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In the C# programming language, how do I pass a row of a multi-dimensional array? For example, suppose I have the following:

int[,] foo;
foo = new int[6,4];
int[] least;
least = new int[6];

for(int i = 0; i < 6; i++)
{
    least[i] = FindLeast(ref foo[i]);     //How do I pass the ith row of foo???
}

Also, could anyone explain to me the benefit of having rectangular and jagged arrays in C#? Does this occur in other popular programming languages? (Java?) Thanks for all the help!

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3 Answers 3

up vote 3 down vote accepted

You can't pass a row of a rectangular array, you have to use a jagged array (an array of arrays):

int[][] foo = new int[6][];

for(int i = 0; i < 6; i++)
    foo[i] = new int[4];

int[] least = new int[6];

for(int i = 0; i < 6; i++)
    least[i] = FindLeast(foo[i]);

EDIT
If you find it so annoying to use a jagged array and desperately need a rectangular one, a simple trick will save you:

int FindLeast(int[,] rectangularArray, int row)
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Can I pass a rectangular array to a function that accepts jagged arrays? –  CodeKingPlusPlus Mar 6 '12 at 19:13
    
@CodeKingPlusPlus: No, you can't –  BlackBear Mar 6 '12 at 19:22
    
So basically this isn't a solution :) –  Niels Abildgaard May 2 '14 at 13:37

Update: As Jon Skeet rightly points out, this does not provide a reference to the row, but rather creates a new copy. If your code needs to change a row, this method doesn't work. I have renamed the method to make this clear.

Update 2: If you want to be able to edit the fields, and have the changes happen to the parent array, too, you can use the wrapper I provide in this library I maed. The resulting row foo.Row(i) is not an array, but instead implements IList, so if you need to pass an array this is not a solution, either.


This extension method will allow you to query a multi-dimensional array for rows. It should be noted that this is computationally heavy (not efficient) and if it is possible you should use a jagged array for these situations. If, however, you find yourself in a situation where you cannot use a jagged array, this might be useful.

public static T[] CopyRow<T>(this T[,] arr, int row)
{
    if (row > arr.GetLength(0))
        throw new ArgumentOutOfRangeException("No such row in array.", "row");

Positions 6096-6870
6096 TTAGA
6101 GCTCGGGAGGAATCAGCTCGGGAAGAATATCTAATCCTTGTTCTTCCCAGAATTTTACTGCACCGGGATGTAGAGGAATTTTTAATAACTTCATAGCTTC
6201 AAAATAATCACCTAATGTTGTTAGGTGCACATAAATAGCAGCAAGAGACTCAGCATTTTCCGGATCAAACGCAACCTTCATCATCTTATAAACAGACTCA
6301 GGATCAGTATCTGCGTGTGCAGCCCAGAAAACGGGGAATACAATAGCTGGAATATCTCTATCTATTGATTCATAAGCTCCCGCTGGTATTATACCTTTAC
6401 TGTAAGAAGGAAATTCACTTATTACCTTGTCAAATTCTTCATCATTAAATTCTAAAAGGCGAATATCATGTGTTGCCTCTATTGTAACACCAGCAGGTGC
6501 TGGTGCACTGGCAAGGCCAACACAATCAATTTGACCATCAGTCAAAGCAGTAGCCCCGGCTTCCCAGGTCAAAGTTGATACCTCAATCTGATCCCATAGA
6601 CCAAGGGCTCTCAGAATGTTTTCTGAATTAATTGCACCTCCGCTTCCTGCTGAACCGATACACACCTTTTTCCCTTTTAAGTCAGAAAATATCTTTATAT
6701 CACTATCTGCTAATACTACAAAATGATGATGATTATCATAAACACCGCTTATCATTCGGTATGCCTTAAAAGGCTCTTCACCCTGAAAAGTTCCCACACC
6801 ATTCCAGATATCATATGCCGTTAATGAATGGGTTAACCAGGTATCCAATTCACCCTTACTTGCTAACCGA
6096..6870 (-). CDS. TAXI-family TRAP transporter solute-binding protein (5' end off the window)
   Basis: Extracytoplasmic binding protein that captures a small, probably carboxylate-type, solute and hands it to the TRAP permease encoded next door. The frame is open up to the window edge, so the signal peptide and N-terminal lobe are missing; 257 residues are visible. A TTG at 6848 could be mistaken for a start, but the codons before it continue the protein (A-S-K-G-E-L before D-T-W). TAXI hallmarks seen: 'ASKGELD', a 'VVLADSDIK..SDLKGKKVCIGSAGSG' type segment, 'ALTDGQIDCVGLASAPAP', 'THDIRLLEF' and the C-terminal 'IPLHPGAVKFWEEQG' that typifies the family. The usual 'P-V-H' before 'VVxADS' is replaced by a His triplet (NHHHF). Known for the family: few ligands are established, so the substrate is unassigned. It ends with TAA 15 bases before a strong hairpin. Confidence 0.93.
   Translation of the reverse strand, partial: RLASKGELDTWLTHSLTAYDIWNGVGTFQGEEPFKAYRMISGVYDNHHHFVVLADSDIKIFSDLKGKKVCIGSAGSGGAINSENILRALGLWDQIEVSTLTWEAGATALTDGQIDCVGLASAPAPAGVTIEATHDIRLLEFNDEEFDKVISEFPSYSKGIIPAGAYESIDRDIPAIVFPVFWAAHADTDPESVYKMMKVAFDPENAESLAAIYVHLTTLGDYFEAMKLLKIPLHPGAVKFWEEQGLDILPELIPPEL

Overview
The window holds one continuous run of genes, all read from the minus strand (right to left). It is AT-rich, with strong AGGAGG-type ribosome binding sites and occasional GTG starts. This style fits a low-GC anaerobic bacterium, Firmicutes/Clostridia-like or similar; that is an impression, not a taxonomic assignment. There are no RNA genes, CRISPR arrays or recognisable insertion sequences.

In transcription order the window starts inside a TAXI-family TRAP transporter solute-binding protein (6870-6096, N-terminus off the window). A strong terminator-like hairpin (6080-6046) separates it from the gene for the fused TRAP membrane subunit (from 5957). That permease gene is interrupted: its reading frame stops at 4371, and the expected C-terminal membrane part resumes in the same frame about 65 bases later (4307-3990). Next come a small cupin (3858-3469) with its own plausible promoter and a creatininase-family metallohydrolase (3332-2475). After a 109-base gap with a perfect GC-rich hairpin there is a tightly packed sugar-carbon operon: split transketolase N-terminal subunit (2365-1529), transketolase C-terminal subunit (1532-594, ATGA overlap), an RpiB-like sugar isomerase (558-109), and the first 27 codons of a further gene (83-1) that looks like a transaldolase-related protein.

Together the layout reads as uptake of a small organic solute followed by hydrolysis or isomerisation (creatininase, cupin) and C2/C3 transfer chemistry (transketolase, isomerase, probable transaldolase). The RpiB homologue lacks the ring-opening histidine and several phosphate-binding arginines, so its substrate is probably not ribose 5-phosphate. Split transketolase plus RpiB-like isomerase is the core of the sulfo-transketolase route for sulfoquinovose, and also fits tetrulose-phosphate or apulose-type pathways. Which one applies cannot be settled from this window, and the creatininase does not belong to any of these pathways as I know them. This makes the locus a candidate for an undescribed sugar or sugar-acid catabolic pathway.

var result = new T[arr.GetLength(1)];
    for (int i = 0; i < result.Length; i++)
    {
        result[i] = arr[row, i];
    }
    return result;
}

Your code can now be rewritten:

int[,] foo;
foo = new int[6,4];
int[] least;
least = new int[6];

for(int i = 0; i < 6; i++)
{
    least[i] = FindLeast(ref foo.Row(i));
}
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That's copying the array contents though, which doesn't do the same thing. In particular, if FindLeast modifies the array, then that modification won't be visible in the result. Additionally, the result of foo.Row(i) isn't classified as a variable, so the code won't compile. You simply can't treat a rectangular array as if it were a jagged array - arrays just don't work like that. –  Jon Skeet May 2 '14 at 13:53
    
I do not understand your comment about compilation. The code runs and compiles. –  Niels Abildgaard May 2 '14 at 13:55
    
You are absolutely right! This not passing a reference to a row (which cannot be done). Assuming that FindLeast does not modify the row, this should work. I will rename the method, though :) –  Niels Abildgaard May 2 '14 at 13:56
    
It may solve the OP's FindLeast example, but it doesn't address the more general question of passing a single row of a rectangular array as a single-dimensional array, which is (as I keep saying) impossible. –  Jon Skeet May 2 '14 at 13:57
    
It does pass a row. It doesn't pass a reference to the same row. It passes a copy of the row. I think we are in agreement about what C# can and cannot do. I disagree with whether or not reference passing is required for an answer to the original question :) –  Niels Abildgaard May 2 '14 at 14:01

You don't, with a rectangular array like that. It's a single object.

Instead, you'd need to use a jagged array, like this:

// Note: new int[6][4] will not compile
int[][] foo = new int[6][];
for (int i = 0; i < foo.Length; i++) {
    foo[i] = new int[4];
}

Then you can pass each "sub"-array:

int[] least = new int[foo.Length];
for(int i = 0; i < 6; i++)
{
    least[i] = FindLeast(foo[i]);
}

Note that there's no need to pass foo[i] by reference1, and also it's a good idea to assign local variables values at the point of declaration, when you can. (It makes your code more compact and simpler to understand.)


1 If you're not sure about this, you might want to read my article on parameter passing in C#.

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You've beaten me by seconds! :P –  BlackBear Mar 6 '12 at 19:08
    
Can I pass a rectangular array as a jagged array? –  CodeKingPlusPlus Mar 6 '12 at 19:10
    
This, to me, seems like a non-solution. What can be done in the case of a rectangular array? –  Niels Abildgaard May 2 '14 at 13:38
    
@NielsAbildgaard: Nothing, basically. The answer to the question is "you can't do that". It may not be an answer the OP wants to hear, but it's the correct answer. –  Jon Skeet May 2 '14 at 13:39
    
@JonSkeet That's just not true. It might require more code and be cumbersome (which should be taken into account), but it is definitely possible. –  Niels Abildgaard May 2 '14 at 13:42

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